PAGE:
The following is a partial transcript of the show.
The other day I came across a photograph of a young girl that stirred my imagination. It also filled me with a bit of hope. The photograph was taken in India. I found it on the website of BrookeUSA and I will tell you about it a little later in the show.
First though, let me tell you about Brooke USA. This is a not-for-profit organization which tells us that, looking at things from a global perspective, there are, right now, approximately 100 million horses, donkeys and mules that work as a means of survival for 600 million of the poorest people on earth.
It is a staggering and disturbing statistic. One hundred million equines helping 600 million of the poorest people to survive. Brooke USA is, then, an organization that is dedicated to improving the health and well-being of those 100 million horses, donkeys and mules. And at the same time, by doing so, improve the lives of the 600 million poor who depend on them.
My guest on today’s show is Emily Dulin, the CEO of Brooke USA.
We get a sense of the interconnectedness between the welfare of the animals and that of the impoverished families who depend on them, when we consider that Brooke USA endeavours to develop programs which recognize “working equines as essential to reducing poverty.”
The original founder of the international Brooke organization, Dorothy Brooke, early on recognized this interconnectedness when she, according to one of her biographers, “realised that upon their animals [the poor’s] lives depended... [that] the death or injury of their beast of burden was the equivalent of a crash in Wall Street...” The animal represented to a poor family a “bit of capital.”
The mission of Brooke USA is, then, to significantly improve “the health, welfare and productivity of working horses, donkeys and mules and the people who depend on them for survival worldwide.”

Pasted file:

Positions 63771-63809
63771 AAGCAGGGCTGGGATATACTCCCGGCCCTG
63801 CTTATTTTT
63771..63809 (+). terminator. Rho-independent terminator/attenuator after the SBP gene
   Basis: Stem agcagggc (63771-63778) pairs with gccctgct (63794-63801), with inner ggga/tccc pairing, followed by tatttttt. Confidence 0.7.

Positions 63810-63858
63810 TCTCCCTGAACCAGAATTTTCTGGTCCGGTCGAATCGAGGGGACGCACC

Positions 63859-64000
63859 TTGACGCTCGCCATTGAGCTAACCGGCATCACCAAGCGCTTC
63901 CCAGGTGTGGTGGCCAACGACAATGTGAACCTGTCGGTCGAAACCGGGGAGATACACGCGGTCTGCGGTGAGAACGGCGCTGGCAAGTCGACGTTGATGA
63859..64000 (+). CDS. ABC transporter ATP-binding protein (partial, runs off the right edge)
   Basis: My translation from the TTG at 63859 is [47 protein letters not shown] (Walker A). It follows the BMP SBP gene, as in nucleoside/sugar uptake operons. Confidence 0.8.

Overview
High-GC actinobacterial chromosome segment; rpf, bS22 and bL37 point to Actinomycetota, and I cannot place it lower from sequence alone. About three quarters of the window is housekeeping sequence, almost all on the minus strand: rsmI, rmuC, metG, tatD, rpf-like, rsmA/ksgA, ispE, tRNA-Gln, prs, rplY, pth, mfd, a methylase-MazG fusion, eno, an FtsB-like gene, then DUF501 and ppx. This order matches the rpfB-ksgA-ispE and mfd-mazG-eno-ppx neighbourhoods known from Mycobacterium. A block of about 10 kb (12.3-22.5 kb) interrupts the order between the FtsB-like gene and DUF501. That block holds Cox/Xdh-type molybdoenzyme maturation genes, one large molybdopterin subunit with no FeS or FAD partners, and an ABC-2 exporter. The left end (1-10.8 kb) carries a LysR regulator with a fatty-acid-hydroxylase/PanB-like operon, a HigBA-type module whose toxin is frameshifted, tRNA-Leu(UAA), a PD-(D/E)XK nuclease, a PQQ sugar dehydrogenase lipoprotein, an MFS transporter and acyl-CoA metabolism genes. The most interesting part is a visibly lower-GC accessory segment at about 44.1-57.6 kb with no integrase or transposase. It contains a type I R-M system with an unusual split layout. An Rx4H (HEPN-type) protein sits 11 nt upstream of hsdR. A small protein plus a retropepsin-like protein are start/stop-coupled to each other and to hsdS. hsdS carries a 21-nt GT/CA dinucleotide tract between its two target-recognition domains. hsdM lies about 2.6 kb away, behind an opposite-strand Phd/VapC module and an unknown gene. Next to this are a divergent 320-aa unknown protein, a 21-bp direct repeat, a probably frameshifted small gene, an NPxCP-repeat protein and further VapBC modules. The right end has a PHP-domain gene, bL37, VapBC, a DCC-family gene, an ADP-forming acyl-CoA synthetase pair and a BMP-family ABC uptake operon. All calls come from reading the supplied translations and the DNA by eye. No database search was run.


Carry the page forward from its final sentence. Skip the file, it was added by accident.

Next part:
They seek to do so by promoting “sustainable economic development by reducing poverty, increasing food security, providing access to water and raising basic standards of living through improved equine health and welfare.”
Equine health and welfare would seem, therefore, to be both an end in itself, but also a means to achieve the betterment of the lives of the poor. The two go hand in hand.
India is the immediate focus for Brooke USA right now. This is because of the heartbreaking exacerbation of the problems and suffering of the poor there because of Covid-19. Difficult enough to try to deal with things as they were. Unimaginably more difficult to deal with them in the throes of a pandemic.
To talk more about the situation in India and about the initiatives of Brooke USA, I’d like to welcome Emily Dulin.
The picture I was referring to at the outset of today’s show is that of a young Indian girl who would likely be about 12 years old. She is accompanied in the photo by what would be assuredly her family’s donkey. She is feeding the donkey a small pile of fresh greens. The girl is dressed in a colourful flowered top and a traditional head covering. The donkey looks from the photograph as though it is in very good health. The coat looks healthy. The donkey does not look underweight. It is eating there oblivious to what else is going on around him or her.
The picture of the young Indian girl can be seen as direct evidence that the approach of Brooke USA to both equine welfare, and progress in the circumstances of the poor, is certainly appropriate and effective. Yet even beyond the health that is clearly evident in her youthful face and the health of her donkey, the single thing in the photograph that strikes me so profoundly, is her smile.